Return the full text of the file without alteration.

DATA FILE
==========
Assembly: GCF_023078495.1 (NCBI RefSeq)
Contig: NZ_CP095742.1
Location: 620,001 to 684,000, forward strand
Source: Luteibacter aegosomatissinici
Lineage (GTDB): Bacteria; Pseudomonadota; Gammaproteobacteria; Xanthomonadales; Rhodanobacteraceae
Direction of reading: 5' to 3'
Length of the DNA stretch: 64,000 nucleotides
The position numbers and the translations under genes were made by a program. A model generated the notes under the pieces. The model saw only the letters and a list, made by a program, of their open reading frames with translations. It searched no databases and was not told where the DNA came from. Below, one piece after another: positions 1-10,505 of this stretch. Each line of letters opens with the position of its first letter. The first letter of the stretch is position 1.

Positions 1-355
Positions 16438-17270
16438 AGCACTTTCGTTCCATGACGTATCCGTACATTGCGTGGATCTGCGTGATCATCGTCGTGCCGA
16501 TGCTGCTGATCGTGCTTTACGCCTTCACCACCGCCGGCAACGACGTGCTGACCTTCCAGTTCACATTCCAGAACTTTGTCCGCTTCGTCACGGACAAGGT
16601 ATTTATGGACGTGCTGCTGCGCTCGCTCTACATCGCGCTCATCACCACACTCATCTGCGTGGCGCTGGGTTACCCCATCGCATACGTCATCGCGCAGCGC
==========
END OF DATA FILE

Assembly: GCF_023078495.1 (NCBI RefSeq)
Contig: NZ_CP095742.1
Location: 620,001 to 684,000, forward strand
Source: Luteibacter aegosomatissinici
Lineage (GTDB): Bacteria; Pseudomonadota; Gammaproteobacteria; Xanthomonadales; Rhodanobacteraceae
Direction of reading: 5' to 3'
Length of the DNA stretch: 64,000 nucleotides
The position numbers and the translations under genes were made by a program. A model generated the notes under the pieces. The model saw only the letters and a list, made by a program, of their open reading frames with translations. It searched no databases and was not told where the DNA came from. Below, one piece after another: positions 1-10,505 of this stretch. Each line of letters opens with the position of its first letter. The first letter of the stretch is position 1.

Positions 1-355
Positions 16438-17270
16438 AGCACTTTCGTTCCATGACGTATCCGTACATTGCGTGGATCTGCGTGATCATCGTCGTGCCGA
16501 TGCTGCTGATCGTGCTTTACGCCTTCACCACCGCCGGCAACGACGTGCTGACCTTCCAGTTCACATTCCAGAACTTTGTCCGCTTCGTCACGGACAAGGT
16601 ATTTATGGACGTGCTGCTGCGCTCGCTCTACATCGCGCTCATCACCACACTCATCTGCGTGGCGCTGGGTTACCCCATCGCATACGTCATCGCGCAGCGC